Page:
Gold futures declined for a sixth time in seven sessions as a strengthening dollar eroded the metal’s appeal as an alternative asset.
The greenback gained 0.2 percent against a basket of 10 currencies, set for a second straight advance. Goldman Sachs Group Inc. is holding fast to its bullish-dollar stance, even as the Federal Reserve takes a more cautious approach to tightening monetary policy, signaling two interest-rate increases this year.
Bullion is still the best-performing major commodity this year, with a gain of 17 percent, after turbulent financial markets and weakening economies boosted demand for the metal as a haven. Investors are taking a breather as they asses the outlook, with gold posting two straight weekly losses amid signs of stabilization in equity markets. Traders priced in a 44 percent expectation that the Fed will raise rates by June, up from 22 percent a month ago.
“While the rest of the world’s central banks are lowering rates, we’re still talking about raising, and that’s going to probably keep the dollar up,” George Gero, a managing director at RBC Wealth Management in New York, said in a telephone interview. “Any closer to a rate rise in June is one impetus that traders see for doing some preventive selling or shorting of gold.”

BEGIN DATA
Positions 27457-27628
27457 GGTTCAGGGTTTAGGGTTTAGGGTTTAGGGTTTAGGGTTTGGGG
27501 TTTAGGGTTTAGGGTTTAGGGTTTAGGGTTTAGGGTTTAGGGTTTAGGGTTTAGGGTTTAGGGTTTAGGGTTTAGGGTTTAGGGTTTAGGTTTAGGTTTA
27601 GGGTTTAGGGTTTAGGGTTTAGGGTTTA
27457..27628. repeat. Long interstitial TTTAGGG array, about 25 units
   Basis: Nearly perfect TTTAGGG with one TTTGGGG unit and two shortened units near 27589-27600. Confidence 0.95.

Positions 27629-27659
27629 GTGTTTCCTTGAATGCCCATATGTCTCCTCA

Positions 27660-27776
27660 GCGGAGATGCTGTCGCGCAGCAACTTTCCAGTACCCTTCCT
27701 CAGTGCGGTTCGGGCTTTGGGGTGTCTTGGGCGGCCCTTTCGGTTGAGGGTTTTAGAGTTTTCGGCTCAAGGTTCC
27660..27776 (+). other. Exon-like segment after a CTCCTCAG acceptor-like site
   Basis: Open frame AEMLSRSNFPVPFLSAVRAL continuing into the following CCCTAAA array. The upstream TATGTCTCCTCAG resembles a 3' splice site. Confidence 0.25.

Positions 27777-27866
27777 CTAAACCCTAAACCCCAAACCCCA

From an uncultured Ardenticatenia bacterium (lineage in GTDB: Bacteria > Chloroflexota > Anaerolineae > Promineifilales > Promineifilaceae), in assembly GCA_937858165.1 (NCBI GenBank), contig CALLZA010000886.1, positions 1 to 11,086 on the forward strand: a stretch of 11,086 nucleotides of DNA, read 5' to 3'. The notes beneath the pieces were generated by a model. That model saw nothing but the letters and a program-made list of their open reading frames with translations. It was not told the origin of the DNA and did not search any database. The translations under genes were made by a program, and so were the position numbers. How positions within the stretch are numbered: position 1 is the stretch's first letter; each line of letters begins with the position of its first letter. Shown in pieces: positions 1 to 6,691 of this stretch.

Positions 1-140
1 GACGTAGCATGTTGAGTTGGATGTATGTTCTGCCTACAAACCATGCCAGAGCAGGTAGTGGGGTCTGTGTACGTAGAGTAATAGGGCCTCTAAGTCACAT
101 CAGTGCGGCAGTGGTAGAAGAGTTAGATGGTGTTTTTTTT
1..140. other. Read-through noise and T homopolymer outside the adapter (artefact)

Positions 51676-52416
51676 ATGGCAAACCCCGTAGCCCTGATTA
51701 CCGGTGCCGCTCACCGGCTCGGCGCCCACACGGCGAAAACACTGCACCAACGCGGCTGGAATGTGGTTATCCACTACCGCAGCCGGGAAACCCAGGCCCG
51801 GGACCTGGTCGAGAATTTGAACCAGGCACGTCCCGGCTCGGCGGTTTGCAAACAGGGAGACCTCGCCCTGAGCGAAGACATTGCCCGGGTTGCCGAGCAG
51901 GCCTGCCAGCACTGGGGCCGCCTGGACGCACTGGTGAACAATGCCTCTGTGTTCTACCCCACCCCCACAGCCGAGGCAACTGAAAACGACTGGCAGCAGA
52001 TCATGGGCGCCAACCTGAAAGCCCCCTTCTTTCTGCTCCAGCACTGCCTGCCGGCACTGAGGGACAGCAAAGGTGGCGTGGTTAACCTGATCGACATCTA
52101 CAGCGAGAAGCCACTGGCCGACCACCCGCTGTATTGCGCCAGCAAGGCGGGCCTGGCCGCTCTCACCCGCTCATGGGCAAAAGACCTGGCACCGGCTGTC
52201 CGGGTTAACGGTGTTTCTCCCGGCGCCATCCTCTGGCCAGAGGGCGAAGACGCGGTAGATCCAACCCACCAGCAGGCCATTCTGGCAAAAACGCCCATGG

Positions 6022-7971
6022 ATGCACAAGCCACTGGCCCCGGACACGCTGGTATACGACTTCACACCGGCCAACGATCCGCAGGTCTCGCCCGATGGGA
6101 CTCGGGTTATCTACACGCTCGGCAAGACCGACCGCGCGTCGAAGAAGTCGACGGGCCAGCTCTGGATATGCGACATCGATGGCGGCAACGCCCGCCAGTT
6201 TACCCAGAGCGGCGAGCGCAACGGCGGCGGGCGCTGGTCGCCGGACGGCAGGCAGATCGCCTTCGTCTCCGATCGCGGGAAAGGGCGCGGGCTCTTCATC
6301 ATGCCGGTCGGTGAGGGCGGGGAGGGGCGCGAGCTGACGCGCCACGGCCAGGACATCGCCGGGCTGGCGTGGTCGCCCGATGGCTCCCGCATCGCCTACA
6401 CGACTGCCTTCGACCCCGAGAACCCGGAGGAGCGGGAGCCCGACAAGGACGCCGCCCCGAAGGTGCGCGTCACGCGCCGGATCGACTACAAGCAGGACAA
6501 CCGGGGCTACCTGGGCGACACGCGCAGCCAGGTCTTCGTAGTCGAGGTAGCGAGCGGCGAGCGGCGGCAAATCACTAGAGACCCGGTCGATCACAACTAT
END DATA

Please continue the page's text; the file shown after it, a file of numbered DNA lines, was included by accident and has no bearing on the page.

Gold futures for April delivery slid 0.8 percent to settle at $1,244.20 an ounce at 1:41 p.m. on the Comex in New York. Prices fell 0.4 percent last week.
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Holdings in exchange-traded funds increased 21.4 metric tons to 1,763.1 tons, the biggest increase since Feb. 22, according to data compiled by Bloomberg as of Friday. Investors have kept increasing their position over the past few weeks, amassing the most in about two years, even though prices are up less than 1 percent in March.
In other markets:
- Silver futures for May delivery climbed 0.2 percent to $15.847 an ounce on the Comex.
- On the New York Mercantile Exchange, platinum and palladium gained.
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